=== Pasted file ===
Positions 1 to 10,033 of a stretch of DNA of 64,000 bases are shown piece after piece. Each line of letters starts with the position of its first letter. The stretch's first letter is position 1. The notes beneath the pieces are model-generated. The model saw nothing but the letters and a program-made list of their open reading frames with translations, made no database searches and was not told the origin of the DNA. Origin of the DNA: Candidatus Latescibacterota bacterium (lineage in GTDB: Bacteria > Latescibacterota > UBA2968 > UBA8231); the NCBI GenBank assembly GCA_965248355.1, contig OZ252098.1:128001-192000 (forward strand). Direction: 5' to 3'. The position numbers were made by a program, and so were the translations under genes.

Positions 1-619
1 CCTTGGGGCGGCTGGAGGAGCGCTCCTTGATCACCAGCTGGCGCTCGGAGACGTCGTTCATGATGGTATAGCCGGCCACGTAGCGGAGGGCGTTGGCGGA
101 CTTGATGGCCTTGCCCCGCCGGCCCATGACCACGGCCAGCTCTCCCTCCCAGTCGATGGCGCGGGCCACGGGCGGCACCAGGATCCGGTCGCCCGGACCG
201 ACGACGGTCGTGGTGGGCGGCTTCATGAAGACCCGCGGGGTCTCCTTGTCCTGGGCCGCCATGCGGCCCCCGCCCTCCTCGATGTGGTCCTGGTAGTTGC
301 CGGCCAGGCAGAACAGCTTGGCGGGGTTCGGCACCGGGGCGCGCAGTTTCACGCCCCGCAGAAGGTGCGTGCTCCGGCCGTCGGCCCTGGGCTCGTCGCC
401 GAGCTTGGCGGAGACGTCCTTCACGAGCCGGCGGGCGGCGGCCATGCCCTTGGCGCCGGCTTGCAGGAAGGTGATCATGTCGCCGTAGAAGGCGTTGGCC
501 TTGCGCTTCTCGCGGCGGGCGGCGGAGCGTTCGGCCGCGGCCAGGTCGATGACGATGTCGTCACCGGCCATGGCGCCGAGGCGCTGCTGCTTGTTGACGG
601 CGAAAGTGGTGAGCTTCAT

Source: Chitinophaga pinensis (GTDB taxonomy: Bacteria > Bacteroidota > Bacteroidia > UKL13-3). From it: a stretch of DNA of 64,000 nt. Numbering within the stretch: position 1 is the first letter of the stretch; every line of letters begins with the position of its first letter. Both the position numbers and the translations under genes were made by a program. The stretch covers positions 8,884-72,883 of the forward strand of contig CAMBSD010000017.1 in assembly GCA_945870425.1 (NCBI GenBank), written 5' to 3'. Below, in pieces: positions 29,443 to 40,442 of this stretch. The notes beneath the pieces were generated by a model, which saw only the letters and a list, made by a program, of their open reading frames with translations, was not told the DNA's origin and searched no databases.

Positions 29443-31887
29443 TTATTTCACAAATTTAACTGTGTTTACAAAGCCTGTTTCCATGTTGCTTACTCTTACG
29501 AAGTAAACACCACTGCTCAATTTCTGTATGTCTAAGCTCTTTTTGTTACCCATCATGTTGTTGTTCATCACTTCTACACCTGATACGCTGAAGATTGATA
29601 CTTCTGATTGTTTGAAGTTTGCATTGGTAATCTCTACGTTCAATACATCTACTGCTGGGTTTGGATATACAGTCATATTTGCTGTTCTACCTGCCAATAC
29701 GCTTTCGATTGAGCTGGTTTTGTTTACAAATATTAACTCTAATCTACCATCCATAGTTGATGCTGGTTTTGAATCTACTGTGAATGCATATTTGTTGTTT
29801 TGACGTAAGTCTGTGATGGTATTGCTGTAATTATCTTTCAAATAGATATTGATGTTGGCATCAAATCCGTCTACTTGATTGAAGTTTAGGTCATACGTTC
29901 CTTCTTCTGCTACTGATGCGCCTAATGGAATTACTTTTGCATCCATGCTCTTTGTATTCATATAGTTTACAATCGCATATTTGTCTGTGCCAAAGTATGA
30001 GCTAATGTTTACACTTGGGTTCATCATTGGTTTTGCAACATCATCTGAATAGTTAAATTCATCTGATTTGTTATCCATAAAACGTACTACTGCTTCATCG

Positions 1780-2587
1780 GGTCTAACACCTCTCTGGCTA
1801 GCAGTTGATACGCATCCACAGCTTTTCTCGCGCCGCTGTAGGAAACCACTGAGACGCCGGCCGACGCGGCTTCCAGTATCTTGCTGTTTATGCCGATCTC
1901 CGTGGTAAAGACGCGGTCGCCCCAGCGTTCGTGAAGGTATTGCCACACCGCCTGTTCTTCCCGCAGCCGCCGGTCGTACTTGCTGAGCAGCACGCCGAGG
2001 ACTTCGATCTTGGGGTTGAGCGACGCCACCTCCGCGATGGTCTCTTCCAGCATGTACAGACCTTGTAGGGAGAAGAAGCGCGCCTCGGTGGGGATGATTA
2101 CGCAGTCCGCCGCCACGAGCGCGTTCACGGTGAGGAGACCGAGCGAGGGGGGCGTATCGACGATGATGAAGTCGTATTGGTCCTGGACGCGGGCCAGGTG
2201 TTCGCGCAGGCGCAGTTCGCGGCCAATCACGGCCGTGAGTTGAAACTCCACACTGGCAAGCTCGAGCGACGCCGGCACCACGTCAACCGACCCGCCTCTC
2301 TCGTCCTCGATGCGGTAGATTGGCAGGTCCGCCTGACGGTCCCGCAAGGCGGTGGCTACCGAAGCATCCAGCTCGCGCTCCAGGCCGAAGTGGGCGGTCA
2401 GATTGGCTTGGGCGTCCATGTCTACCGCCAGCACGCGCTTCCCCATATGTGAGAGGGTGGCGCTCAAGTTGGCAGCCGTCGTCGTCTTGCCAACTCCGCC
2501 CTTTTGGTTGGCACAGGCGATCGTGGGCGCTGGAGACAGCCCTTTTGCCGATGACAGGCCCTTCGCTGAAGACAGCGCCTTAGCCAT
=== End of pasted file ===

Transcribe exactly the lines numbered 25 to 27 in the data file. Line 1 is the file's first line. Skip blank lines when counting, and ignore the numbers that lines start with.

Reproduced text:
2201 TTCGCGCAGGCGCAGTTCGCGGCCAATCACGGCCGTGAGTTGAAACTCCACACTGGCAAGCTCGAGCGACGCCGGCACCACGTCAACCGACCCGCCTCTC
2301 TCGTCCTCGATGCGGTAGATTGGCAGGTCCGCCTGACGGTCCCGCAAGGCGGTGGCTACCGAAGCATCCAGCTCGCGCTCCAGGCCGAAGTGGGCGGTCA
2401 GATTGGCTTGGGCGTCCATGTCTACCGCCAGCACGCGCTTCCCCATATGTGAGAGGGTGGCGCTCAAGTTGGCAGCCGTCGTCGTCTTGCCAACTCCGCC